1. I love an Italian salad with arugula and sliced Turkey and shavings of Parmesan and a lemony dressing. Or another Italian recipe with bits of chicken breast sautéed in a pan with garlic and a small branch of rosemary, put over an arugula salad, and a dressing of lots of sliced shallots cooked in olive oil and equal amounts of red wine vinegar and balsamic vinegar.
            Harvest the arugula when it’s young to avoid bitterness.

          2. “Harvest the arugula when it’s young to avoid bitterness.”

            I will remember this. I look forward to the harvests.

          3. I find it nutty rather than bitter, although it gets hotter as it ages – as other brassica salad leaves do.

          4. I think “Harvest the arugula when it’s young to avoid bitterness.” covers the seed problem. I’ve had some lettuce go to seed before. I didn’t like it.

            I have seeds for butterhead, black-seeded Simpson and Parris Island lettuce to augment the broccoli and arugula in the iDOO units. I have more Romaine for the Smart Gardens. Three Harvests are preoccupied with hot peppers, the fourth is all herbs. The mason jars are all tomato plants for the dotter.

    2. Moving right along! I read Chapter 102 of VoaT. I finished <Yellow Eyes, including Epilog 1, Epilog 2, and the Afterward/Political Screed. (Jenny loves those, right?) I set Book 3 of Kennakris aside for now. I have Scharlette Doesn’t Matter and Goes Time Traveling open in the Kindle Ap. I have Veiled Magic open on Jo (Kindle Fire). In Mobipocket Reader I have A True History – Book One by StarFleet Carl: There was a rocket, but the occupant wasn’t a baby. A young man (Cal) is the sole survivor of his planet, crash landing in Kansas in 1984. Cal is found by a farmer and his daughter…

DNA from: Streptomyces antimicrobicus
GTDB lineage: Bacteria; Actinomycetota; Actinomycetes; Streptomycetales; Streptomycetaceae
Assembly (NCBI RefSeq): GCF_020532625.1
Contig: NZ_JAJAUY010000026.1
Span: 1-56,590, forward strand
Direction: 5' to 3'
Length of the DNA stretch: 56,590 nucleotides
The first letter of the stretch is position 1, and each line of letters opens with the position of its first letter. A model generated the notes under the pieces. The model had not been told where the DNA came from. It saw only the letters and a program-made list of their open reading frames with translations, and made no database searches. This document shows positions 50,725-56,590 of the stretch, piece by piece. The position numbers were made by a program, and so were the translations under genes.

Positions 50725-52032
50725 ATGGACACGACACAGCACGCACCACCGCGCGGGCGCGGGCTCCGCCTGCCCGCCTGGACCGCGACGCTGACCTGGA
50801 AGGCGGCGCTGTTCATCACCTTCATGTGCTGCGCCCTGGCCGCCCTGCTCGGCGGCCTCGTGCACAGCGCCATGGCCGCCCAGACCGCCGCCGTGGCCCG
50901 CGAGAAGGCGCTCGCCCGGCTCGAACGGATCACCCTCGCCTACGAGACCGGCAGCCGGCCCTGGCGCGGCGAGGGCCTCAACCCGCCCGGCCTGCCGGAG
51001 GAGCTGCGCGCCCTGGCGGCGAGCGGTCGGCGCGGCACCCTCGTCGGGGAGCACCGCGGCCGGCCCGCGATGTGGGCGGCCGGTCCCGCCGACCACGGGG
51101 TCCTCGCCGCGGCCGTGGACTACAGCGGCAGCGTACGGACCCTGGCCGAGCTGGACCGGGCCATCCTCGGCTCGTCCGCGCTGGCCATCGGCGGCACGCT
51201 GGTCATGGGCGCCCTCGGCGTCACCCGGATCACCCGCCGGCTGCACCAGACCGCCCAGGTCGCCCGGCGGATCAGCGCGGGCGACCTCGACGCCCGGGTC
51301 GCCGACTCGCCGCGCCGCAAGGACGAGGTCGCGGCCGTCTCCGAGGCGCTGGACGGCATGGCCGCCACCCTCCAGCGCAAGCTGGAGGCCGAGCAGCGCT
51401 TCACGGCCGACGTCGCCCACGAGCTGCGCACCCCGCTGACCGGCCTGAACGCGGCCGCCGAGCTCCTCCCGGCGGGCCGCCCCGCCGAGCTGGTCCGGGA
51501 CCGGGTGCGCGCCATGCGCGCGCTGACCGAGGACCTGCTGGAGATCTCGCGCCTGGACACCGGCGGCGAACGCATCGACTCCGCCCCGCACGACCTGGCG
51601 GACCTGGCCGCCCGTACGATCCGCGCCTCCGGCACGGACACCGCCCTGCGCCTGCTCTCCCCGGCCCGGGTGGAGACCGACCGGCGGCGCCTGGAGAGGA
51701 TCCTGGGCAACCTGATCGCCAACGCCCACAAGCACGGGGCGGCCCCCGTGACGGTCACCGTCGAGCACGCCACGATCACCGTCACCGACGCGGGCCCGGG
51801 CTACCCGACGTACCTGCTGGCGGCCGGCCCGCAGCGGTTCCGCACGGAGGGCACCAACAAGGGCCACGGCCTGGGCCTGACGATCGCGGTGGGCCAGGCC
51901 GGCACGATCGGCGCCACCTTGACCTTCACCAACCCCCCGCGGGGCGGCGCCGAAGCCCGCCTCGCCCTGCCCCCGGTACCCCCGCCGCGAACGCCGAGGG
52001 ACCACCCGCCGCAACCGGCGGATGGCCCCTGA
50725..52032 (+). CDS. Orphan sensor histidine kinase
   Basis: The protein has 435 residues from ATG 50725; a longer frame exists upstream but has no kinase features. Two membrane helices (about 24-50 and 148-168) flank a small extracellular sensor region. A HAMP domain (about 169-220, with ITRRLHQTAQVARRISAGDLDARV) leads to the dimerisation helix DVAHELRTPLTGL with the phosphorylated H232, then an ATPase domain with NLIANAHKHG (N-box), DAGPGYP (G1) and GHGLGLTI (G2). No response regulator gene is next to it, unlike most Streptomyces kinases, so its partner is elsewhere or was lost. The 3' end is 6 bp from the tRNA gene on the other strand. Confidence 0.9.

Jenelope. I love it.

  6. I’ve started a bunch that I haven’t finished. But I’m just starting a Susan Stoker book called “Searching for Lilly” and get this… it’s set in Appalachia. I’m hoping its good.

    But can I just say how excited I am to hear you are working on Alice’s book?

  7. Still on a Lily Morton reading spree: The Amazing and Mysterious Blue Billings. Low key paranormal with two very nice MCs and LESS juicy bits thanks to the haunted house shenanigans.
    Gulped it down in 1,5 days – fast for me.

    Tried to follow it up with book 2, but the MCs have overcome what made them do no or few juicy things, so no quite so intriguing. Got very nosy and jumped to the end but will come back.

    There’s a kind of follow-up with one of the side characters and again some haunting (poltergeist). But I’m not far in.

    Instead, because real life sucks at the moment, I’m in Amsterdam with a chaos prone but kind MC and his crush of 10+ years in Lily Morton’s Merry Measure. Light and fluffy.